When I hear music, I fear no danger. I am invulnerable. I see no foe. I am related to the earliest times, and to the latest. — Henry David Thoreau
Life in transition is a strange creature. I am exploring new territory while simultaneously revisiting old haunts. I am a different person than I last was when I crossed the threshold of many doors. I see the old places with new eyes, and feel like some of them are a thousand years ago and some just a moment, a breath away.
I sat across the table from the man who baptized me when I was 6 years old, after praying with me to receive Jesus. I hadn’t seen him for nearly 20 years. Flashes of childhood and old scenes and memories came from the deep recesses of my head. He and his wife told me that before I knew them, they lived in San Jose, Costa Rica as missionaries, and attended the same language school that I’ll do a brief stint in, so there is a delightful tying of the old with the new.
A few weeks ago, I had the privilege of photographing family that I have known now for 16 years. I met them when they were newlyweds, and I was a puny teenager in the youth group, running around the church courtyard barefoot with Jenny. Now, her sons look just like her brothers did when they were younger, and seeing their faces brought me back to all my years of high school and friendship with them. Feet on dashboards, listening to Relient K, driving around the Desert, mostly staying out of trouble. Sights and thoughts and feelings long left to rest came rushing to the surface, and because they had been given so much time to settle, were incredibly delightful to relish for a few moments. I drove back to my mom’s with a smile, because all the good things have stayed in my memory and the difficult parts have passed away.
Driving through Colorado and being in Vail is always a strange sensation, because my memory fights for seniority. Do I dwell on the childhood moments, or the ones more recently experienced, through my 20’s? At Nottingham Park for Independence Day, I was taken back to being 10 years old again, and laying on the grass all bundled up in the blankets Mom made us schlep with us (what seemed MILES at the time), awaiting the excitement of the fireworks show. Fried chicken and watermelon dominate in those memories, and being with Michelle before life got all complicated and separation became our norm.
Transition opens up doors for revisiting the past–sometimes way deep into the past–while also walking forward into the unknown. During the train trip I’m taking, I will see one of my oldest friends, who really taught me how to love Jesus when I was in high school. I will also see a friend I got to walk with as she prepared for married life, and then we haven’t lived near each other for several years. And another friend who got married and I’ve never actually met his wife, but oh, the joy of simultaneously remembering and celebrating the new things with them. Yet, friendship carries on and moves forward. It rejoices in the foundations and honors our history, but also walks forward into the current and future seasons together. My old high school friend is a mother of 3 now with a husband and home and business, and I just love seeing the shape her life takes. We can talk about the here and now, and make new memories together instead of depending on the old ones to carry us through for another 20 years.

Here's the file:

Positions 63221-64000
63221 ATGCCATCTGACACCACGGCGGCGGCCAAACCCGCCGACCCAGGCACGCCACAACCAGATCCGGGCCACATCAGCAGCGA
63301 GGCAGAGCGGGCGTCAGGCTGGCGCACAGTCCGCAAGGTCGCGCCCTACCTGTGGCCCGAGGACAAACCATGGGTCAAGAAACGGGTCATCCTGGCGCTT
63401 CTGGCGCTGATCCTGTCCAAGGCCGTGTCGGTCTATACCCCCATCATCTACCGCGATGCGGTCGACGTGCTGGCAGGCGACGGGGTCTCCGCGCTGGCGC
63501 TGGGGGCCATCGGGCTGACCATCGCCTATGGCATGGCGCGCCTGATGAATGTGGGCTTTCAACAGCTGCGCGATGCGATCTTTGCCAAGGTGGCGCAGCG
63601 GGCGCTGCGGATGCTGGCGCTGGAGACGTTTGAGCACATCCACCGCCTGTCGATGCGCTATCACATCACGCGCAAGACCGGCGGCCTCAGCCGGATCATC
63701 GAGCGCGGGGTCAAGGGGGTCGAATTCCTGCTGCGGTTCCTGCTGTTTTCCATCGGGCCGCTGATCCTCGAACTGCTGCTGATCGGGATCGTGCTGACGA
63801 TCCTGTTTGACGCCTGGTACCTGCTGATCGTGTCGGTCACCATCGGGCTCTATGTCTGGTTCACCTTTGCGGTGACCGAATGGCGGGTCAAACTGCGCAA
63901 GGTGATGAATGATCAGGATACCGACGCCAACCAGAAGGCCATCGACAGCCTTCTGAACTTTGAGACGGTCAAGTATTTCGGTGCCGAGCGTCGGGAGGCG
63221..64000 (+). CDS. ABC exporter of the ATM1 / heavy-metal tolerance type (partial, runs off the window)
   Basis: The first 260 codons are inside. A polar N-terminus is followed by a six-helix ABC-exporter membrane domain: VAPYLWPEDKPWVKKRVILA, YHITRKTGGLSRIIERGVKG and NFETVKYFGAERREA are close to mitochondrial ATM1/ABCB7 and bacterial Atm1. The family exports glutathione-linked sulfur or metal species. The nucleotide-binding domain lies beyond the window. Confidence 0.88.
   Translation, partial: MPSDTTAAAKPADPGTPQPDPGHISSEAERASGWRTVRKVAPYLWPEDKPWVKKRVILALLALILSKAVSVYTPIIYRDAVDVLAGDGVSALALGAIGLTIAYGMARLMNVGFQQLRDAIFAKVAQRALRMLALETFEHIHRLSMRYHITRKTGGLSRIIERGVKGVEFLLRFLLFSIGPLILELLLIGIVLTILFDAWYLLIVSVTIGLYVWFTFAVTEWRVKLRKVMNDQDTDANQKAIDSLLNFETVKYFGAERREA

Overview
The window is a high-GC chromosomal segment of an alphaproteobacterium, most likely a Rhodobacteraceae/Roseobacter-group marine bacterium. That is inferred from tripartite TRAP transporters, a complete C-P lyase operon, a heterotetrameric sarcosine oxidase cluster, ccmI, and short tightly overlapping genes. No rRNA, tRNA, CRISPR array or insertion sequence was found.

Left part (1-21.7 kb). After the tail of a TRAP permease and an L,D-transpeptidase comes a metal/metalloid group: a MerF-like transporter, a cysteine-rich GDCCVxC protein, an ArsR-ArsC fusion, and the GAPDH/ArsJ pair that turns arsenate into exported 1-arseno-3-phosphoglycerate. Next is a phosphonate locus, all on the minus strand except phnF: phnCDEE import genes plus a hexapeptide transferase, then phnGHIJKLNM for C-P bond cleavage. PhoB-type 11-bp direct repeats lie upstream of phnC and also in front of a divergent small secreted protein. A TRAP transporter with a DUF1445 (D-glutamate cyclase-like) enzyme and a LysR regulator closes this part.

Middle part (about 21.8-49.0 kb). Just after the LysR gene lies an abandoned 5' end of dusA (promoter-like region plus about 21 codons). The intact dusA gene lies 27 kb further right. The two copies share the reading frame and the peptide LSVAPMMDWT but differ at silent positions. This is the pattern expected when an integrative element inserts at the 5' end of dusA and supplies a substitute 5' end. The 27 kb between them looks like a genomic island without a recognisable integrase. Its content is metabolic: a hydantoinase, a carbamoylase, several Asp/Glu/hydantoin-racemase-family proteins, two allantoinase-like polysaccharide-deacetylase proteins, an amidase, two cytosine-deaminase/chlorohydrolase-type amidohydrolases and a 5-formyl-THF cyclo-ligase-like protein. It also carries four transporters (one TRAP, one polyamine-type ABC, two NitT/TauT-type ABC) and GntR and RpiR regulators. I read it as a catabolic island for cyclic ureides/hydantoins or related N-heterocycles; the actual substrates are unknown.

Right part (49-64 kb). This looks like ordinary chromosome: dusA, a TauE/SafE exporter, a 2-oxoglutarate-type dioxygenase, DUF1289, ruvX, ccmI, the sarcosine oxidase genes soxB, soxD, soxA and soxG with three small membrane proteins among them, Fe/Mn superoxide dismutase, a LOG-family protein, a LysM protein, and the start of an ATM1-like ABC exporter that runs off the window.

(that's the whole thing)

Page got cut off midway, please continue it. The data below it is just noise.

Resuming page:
Transition is both exciting and heart wrenching.
To cope, to embrace, to celebrate, and to work out my conflicting grief and anticipation, I simply turn the music up. I revisit the songs that were a comfort in childhood and high school. The ones that spoke to me in my early 20’s and the pain. I’ll even revisit the opera I used to sing when I studied classical music, and the pieces we learned about in music history and musical theater classes. I’ll play the anthems of my life, past and present. The country music that I have been shamed for most of my life will even make its appearance, but none of the new stuff–it will be the George Strait and Patsy Cline and the songs that are as cozy as an old back porch. The songs of celebration and praise, that make me roll down my windows and sing at the top of my lungs, and when the moment is passed, so have all the welling up emotions that are all over the map…these are the songs of this season. It is so crazy how a song can bring back an entire scene, all of it’s scents and tastes and sounds, in an instant. And then I’ll learn the brand new ones, to usher in the new season, and make me feel brave and remind me that life keeps marching forward regardless of how I feel about it.
I love this moment, of living in between worlds. I don’t belong in any particular place, except where I am RIGHT NOW. I am relishing the mingling of old with new, of revisiting with future vision. In the in between, in the flashbacks, the sweet pictures, the old places, I can smile that it is far away and a good thing in my archives. In the now, I can celebrate the new seasons so many of my friends are stepping into, with marriages and babies and moves and jobs. When considering how things have worked out in our lives, one friend said “Well, I guess the Lord knows what He’s up to”. Yes, He does.
I am sharing two clips, both taken on my cell phone earlier this week. They are of my dear friend Beek, with his father-in-law, practicing some music for a wedding. I was staying at the Beek’s house, eating my breakfast and slowly drinking my coffee while they practiced and became totally immersed in their world. These songs are some of my old anthems, ones that bring me to a place of rest and peace and help me think when there is so much going on. These two songs bring me back to the quote from Thoreau at the beginning, and give me some quiet space to simply sit and be filled with joy while also making me fear no danger. I also love at one point how he gets all hunched over the piano like the kid in Peanuts…was that Linus?